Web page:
Albury shops in rainbow support of love in lead up to same-sex marriage postal survey

QUEEN'S SUPPORT: Britain has already backed same-sex marriage now the doll version of Queen Elizabeth at Betty Windsor and Sons Coffee Emporium has too, with owner Jarrod Lehman and Toni Johnson. Pictures: SIMON BAYLISS
QUEEN'S SUPPORT: Britain has already backed same-sex marriage now the doll version of Queen Elizabeth at Betty Windsor and Sons Coffee Emporium has too, with owner Jarrod Lehman and Toni Johnson. Pictures: SIMON BAYLISS

Shopfronts are being asked to brighten up with rainbows and the message of “vote yes” before the upcoming postal survey on same-sex marriage.

Toni Johnson from the Albury Marriage Equality group has already started her campaign, hoping businesses can be the key to encouraging people to vote.

She and other volunteers will visit shops asking them to show support in their windows with any kind of rainbow posters or decorations.

“Balloons, streamers, it doesn’t matter - I want it rainbow, lit up until the postal vote goes through,” Ms Johnson said. “This is the perfect opportunity for everyone to step up and have their say.”

Even her 84-year-old mother had jumped on board the campaign, actively encouraging others in her generation to vote.

“I’m walking round the streets, putting posters up and talking to the businesses and make them have conversations with their family, friends, anyone that comes in and says ‘what’s this all about?’,” she said. “It’s a country town, but the majority are quite happy with supporting equality … There’s only a few (people vocally against same-sex marriage), you always get your diehards, but that’s their right to be like that.”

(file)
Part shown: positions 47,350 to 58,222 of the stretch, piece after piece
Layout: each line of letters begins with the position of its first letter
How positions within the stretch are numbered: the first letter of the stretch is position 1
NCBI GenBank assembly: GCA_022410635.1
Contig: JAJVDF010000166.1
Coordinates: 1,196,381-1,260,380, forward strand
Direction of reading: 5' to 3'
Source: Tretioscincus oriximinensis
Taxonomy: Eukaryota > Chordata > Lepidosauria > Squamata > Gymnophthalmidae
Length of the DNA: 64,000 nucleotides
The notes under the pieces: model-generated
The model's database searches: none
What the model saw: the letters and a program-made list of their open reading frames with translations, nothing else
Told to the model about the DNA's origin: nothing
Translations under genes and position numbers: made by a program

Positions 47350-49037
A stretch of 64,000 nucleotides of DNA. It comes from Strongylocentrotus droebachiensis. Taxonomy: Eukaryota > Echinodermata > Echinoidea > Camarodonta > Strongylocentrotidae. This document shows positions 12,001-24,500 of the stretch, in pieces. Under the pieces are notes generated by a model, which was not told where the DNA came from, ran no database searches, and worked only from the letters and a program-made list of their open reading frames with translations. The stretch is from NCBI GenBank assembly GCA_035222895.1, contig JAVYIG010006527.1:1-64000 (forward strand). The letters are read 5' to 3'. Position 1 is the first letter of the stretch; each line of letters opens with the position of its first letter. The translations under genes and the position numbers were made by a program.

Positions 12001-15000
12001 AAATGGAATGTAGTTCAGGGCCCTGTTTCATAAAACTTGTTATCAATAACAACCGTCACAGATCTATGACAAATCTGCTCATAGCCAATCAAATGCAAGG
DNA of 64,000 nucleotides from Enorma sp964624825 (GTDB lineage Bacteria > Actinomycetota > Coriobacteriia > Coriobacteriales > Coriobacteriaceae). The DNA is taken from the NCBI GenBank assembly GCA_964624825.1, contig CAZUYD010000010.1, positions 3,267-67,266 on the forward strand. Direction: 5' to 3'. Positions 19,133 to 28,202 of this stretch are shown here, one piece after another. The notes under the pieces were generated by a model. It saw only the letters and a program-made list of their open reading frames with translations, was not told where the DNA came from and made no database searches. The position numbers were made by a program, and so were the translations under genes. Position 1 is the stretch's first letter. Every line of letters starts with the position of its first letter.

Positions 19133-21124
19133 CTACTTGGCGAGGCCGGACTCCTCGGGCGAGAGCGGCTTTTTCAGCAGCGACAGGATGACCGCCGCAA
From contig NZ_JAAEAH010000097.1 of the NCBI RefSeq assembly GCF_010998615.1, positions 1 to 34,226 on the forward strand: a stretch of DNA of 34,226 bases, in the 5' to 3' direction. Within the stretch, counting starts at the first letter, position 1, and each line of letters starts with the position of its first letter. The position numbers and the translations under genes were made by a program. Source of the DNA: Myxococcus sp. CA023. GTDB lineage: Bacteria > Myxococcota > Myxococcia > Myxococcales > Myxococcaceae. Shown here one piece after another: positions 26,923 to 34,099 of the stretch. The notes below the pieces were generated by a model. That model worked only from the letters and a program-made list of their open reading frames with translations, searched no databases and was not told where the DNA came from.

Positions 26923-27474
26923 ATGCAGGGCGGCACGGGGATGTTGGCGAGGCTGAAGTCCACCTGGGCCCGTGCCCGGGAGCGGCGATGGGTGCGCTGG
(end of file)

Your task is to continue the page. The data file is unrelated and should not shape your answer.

The High Court was considering two separate legal challenges to the postal survey and will decide whether it is valid following hearings on September 5 and 6. But until then, LGBTQIA+ groups are campaigning in preparation for survey forms to be sent out to homes from September 12.

Ms Johnson said it was important to look out for the mental health of people who were angry with a decision to hold the survey at all and worried about a “backlash of hate”.

“There’s a lot of heartache still locally,” she said. “A lot of people are very sad at the moment and confused I think – we’ve had a lot of calls and people just want to talk. The mental health part of it is very important to acknowledge.”

Corowa’s Adam Richardson is standing by his gay brother, who has been with his partner for seven years, and asked people to put aside the many “outrageous claims” from both sides of the debate.

“They have supported each other through the good times and the bad,” he said.

“My brother’s partner was at his side the day my dad passed, my daughters call them both uncle and we’ve spent countless hours together.”